Lonn Friend parlayed a junior editing job at Hustler (testing sex toys and reviewing videos) to editing the hard-rock magazine RIP at the dawn of the heavy-metal scene when Los Angeles was teeming with talent (Guns N' Roses), big hair, Lycra-wrapped egos and oversized Marshall stacks.

Lonn Friend parlayed a junior editing job at Hustler (testing sex toys and reviewing videos) to editing the hard-rock magazine RIP at the dawn of the heavy-metal scene when Los Angeles was teeming with talent (Guns N’ Roses), big hair, Lycra-wrapped egos and oversized Marshall stacks. His recollection, “Life on Planet Rock,” serves as a karmic mea culpa, a purging of guilt and reassessment of his life after getting caught up in the fast lane, jetting about the globe with bands, neglecting his wife and daughter, growing oddly obsessed, lost and, finally, unemployed.

The author’s long, dark, slow slide is interesting, but somewhere in the middle of the book, Friend’s timeline goes sideways and he starts jumping about, dizzying any attentive reader. This perhaps reflects the author’s own state of mind at the time; he more or less has a nervous breakdown.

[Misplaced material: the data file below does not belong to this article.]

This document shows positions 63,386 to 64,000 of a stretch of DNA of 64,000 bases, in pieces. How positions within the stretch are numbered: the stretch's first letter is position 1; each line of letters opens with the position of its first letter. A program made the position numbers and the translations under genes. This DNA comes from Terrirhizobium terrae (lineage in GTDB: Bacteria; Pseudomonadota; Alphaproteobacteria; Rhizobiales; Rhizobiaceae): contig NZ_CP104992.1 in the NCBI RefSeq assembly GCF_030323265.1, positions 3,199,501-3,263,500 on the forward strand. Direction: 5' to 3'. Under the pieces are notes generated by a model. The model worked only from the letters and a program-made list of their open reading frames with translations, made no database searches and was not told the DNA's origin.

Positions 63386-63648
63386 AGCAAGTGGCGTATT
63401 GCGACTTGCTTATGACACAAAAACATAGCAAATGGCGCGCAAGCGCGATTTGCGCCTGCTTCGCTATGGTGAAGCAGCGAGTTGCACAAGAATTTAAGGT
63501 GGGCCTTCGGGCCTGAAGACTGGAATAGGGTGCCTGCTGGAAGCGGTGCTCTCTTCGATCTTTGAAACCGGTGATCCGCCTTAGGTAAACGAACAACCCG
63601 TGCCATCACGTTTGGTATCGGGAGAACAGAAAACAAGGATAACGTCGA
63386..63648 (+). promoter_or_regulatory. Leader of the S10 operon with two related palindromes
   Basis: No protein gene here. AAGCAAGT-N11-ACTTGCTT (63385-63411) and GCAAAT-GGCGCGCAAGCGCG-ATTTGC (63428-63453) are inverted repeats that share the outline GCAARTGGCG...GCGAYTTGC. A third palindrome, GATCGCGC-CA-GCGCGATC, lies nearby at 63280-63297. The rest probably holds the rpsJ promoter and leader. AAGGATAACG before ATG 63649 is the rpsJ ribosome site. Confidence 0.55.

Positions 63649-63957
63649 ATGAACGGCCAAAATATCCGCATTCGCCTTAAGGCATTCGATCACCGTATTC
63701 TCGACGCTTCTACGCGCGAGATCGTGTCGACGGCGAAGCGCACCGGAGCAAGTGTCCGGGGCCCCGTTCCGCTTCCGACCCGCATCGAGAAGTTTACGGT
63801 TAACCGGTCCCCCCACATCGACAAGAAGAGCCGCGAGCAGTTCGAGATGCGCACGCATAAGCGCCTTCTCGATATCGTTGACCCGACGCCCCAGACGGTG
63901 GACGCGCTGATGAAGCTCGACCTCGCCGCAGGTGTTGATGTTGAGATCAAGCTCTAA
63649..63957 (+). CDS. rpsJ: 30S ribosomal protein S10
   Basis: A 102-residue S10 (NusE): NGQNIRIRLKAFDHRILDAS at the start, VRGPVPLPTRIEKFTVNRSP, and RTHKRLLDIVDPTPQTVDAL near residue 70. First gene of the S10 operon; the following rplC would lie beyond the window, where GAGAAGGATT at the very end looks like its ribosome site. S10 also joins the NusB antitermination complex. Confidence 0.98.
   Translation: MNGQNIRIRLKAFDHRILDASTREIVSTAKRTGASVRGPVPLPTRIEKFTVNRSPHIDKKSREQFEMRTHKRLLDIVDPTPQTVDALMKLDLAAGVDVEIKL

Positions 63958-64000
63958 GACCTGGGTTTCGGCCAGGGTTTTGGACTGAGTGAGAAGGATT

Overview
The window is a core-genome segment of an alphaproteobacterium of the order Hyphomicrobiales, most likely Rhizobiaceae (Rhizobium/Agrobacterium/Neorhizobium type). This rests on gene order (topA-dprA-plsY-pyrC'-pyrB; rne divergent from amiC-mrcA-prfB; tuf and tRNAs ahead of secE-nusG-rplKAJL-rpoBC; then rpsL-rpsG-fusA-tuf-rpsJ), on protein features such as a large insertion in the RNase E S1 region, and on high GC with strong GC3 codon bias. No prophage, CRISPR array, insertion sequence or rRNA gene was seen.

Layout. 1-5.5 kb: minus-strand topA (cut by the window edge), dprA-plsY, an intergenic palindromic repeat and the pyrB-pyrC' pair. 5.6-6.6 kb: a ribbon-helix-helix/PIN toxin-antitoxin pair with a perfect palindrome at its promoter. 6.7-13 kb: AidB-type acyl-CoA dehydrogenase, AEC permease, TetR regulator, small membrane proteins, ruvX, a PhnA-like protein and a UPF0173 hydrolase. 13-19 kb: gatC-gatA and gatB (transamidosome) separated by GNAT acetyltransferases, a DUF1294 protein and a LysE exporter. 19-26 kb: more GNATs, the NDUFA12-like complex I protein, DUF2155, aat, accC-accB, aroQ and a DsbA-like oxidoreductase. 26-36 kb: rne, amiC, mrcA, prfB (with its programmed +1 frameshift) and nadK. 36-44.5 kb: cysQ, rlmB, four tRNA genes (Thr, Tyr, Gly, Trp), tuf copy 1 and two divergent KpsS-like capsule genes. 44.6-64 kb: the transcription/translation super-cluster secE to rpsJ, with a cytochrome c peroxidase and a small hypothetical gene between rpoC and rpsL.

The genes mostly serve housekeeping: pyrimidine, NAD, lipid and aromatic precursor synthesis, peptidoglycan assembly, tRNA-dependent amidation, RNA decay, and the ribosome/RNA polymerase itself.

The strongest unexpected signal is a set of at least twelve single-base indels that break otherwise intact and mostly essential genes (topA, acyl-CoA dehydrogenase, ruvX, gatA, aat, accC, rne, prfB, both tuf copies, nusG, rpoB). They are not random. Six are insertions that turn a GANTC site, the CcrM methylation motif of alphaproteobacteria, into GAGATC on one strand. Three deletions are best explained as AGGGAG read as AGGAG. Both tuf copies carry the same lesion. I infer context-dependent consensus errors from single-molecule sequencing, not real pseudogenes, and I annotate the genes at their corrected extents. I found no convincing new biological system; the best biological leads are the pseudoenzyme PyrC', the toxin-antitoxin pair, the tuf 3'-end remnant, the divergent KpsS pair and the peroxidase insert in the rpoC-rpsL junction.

Along the way, he delivers some great tales: Playing golf with Alice Cooper, countless nights with Metallica and Guns N’ Roses, interviewing a beaten and weary Jon Bon Jovi while floating through the waterways of Venice, Italy, several interviews with Gene Simmons that show the Kiss frontman as extremely charismatic and an extraordinary — if brutally honest — businessman.

Friend also holds his own on a tour bus with Aerosmith and Led Zeppelin’s Jimmy Page, regaling the group with a story from his Hustler days about a graphic sex act allegedly involving Chuck Berry.

At the end, he has gone spiritual — yoga mat at the ready — and the reader is left a bit deflated. Or maybe more relaxed.

At times, his comparisons to the movie “Almost Famous” can be annoying (as if Friend forgot Crowe gave him a great big fat blurb!) and the ever-so-slight boot-licking of his subjects does grow tiresome. But looking beyond its imperfections, this book is honest, raw and hard to put down.

Life on Planet Rock: From Guns N' Roses to Nirvana, a Backstage Journey Through Rock's Most Debauched Decade

Morgan Road Books; 290 Pgs; $14

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Lonn Friend
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